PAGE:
So with Earth Day in mind and planting season at hand, let’s note this threesome of invasive trees: angelica tree, sycamore maple, and Amur cork tree. These landscape trees are no longer for sale in New York. For a threesome of attractive natives that can fill their place — while helping the birds and bees — consider the merits of (drum roll) staghorn sumac, Juneberry, and white fringetree.

As we speak, migrating birds are stripping last year’s crop of staghorn sumac seeds, now mostly dry and withered but still nourishing, to power their northbound flight. Love birds? Your sumac planting will benefit robins, bluebirds, thrushes, catbirds, cardinals, chickadees, starlings, wild turkey, pileated woodpecker — and that’s just for starters. Soon its tiny yellowish flowers will attract bees and butterflies. Fiery autumn color. Drought resistant, and an excellent soil stabilizer on hillsides.

Juneberry isn’t your traditional hummingbird plant but welcoming even so. And first to flower means first to fruit — nourishment for many nesting songbirds. (Photo credit Hans. Thank you, Pixabay)

Juneberry (Amelanchier spp., with more  common names than you can shake a stick at) is also an early bloomer that draws hummingbirds, bees, and butterflies. When its fruits ripen in early summer, robins, waxwings, cardinals, vireos, tanagers, and grosbeaks make a point of stopping by for a meal. You might too — the subtle flavor, shape, and color are reminiscent of blueberries. Grows well in full sun or part shade; adapts to wet or dry soils — but note soil must be acidic.

And then — raise your hand if you’ve seen our native witch hazel. This late bloomer is (metaphorically, that is) the golden chrysanthemum of the woods, daring to blossom when other trees have tucked in for a long winter’s nap. How to describe its flowers? Ribbonlike. Spidery. Kinky. Confetti-like — these all serve for a tree that’s the only show in town. But … if pollinators have tucked in too, how to play the pollination game? Turns out a native moth, the sallows, comes out on chilly nights — shivering its flight muscles and raising its body temperature upward of 50 degrees, then flying off search of food. And during a warm spell, bees will sup here too. Yes, this tree benefits birds and wildlife too, but more on that another time.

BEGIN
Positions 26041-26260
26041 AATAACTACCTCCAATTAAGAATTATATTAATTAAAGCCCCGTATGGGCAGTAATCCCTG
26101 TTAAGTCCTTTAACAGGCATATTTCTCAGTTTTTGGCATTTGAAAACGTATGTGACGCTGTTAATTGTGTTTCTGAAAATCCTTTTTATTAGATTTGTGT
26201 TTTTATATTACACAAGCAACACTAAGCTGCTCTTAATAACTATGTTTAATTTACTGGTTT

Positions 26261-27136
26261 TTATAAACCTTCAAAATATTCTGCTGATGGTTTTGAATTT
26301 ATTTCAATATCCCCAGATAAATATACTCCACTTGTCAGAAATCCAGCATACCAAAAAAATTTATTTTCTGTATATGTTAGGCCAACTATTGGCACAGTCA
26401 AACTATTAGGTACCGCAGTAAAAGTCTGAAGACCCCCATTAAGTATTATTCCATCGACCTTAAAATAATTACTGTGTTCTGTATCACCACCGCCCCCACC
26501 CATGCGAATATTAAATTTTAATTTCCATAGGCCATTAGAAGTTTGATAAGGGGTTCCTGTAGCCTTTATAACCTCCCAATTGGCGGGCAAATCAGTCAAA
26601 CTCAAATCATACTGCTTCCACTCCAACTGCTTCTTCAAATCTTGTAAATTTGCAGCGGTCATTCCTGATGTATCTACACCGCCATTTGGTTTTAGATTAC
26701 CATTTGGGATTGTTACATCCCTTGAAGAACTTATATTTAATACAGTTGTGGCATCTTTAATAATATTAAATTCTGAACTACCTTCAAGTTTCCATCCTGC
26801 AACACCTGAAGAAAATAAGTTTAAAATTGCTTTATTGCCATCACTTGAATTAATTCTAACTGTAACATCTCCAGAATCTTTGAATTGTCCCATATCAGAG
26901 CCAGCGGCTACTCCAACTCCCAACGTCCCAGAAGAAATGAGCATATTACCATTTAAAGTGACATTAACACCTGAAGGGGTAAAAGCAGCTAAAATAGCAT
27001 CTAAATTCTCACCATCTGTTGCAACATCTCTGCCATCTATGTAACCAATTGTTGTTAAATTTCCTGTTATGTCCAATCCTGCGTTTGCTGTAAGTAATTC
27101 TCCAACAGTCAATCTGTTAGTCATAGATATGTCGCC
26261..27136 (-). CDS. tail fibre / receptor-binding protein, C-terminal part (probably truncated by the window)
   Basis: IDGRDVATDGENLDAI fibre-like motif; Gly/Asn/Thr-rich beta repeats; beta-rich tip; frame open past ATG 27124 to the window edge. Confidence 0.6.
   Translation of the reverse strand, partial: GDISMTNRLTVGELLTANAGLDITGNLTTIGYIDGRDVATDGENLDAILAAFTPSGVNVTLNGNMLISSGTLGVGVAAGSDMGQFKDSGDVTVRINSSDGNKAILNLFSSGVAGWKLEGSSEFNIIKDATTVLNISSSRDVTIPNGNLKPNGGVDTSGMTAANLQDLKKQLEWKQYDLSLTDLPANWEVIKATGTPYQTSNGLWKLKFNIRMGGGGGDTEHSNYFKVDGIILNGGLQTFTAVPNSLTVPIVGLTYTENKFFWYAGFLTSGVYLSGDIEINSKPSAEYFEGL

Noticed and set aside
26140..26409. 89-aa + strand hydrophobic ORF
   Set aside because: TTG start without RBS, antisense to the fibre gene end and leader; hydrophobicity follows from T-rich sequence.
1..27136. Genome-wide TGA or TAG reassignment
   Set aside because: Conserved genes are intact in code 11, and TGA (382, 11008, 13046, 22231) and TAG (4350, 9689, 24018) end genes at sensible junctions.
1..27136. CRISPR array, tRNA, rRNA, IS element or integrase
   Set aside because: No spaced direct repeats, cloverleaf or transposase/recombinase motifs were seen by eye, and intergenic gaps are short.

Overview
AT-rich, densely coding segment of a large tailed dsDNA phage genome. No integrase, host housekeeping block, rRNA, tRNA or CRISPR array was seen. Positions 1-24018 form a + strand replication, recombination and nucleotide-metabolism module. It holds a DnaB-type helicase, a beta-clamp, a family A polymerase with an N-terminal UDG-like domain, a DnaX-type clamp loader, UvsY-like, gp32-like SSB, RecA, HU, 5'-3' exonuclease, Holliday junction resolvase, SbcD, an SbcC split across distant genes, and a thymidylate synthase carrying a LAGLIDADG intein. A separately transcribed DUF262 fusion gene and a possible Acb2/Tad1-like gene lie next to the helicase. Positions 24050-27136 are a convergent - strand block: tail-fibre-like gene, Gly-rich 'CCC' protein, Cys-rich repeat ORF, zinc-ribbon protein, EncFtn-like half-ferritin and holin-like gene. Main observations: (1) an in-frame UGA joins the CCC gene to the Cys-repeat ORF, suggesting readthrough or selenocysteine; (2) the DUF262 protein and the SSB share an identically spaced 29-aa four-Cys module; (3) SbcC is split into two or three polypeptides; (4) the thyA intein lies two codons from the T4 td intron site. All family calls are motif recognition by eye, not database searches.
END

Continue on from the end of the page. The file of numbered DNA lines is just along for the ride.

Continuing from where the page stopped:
Witch hazel makes a lovely understory tree. Prefers part shade and moist but well-drained soil.

Common to all? They fit neatly under power lines.

And now a plug for IPM: it’s easy to talk about the birds and bees. Yet so many critters are on our side. Understandably we shudder when wasps and flies come to mind. But consider the scads of wasp and fly species that are on our side. Hey, plenty of wasps don’t even have stingers; they care only to lay their eggs within pest insects. Flies? Ever heard of flower flies? They do what their names suggests, while their larvae prey on aphids and thrips. And there’s scores more good guys in the family they belong to.

You can find plenty of detailed info here: Finding Alternatives to Invasive Ornamental Plants in New York. And know that we’re hosting a statewide IPM conference on invasive species and what to do about them on July 13. Save the date!

June 16, 2016
by Mary M. Woodsen
Comments Off on Got the Buzz? Pollinator Week Coming Up June 20 – 26

Got the Buzz? Pollinator Week Coming Up June 20 – 26

Pollinator week — coming right up on June 20 — celebrates all pollinators. There’s honey bees, of course, but also native bees. In fact, NYS IPM-funded research has counted 104 known species alone in New York’s orchards. Of course, bees pollinate more than just orchards, and 450 species all told call New York home — including two on New York’s endangered species list. Collectively these bees contribute upward of $9 billion in pollination services to New York’s economy — and we’re not even talking the value of honey itself.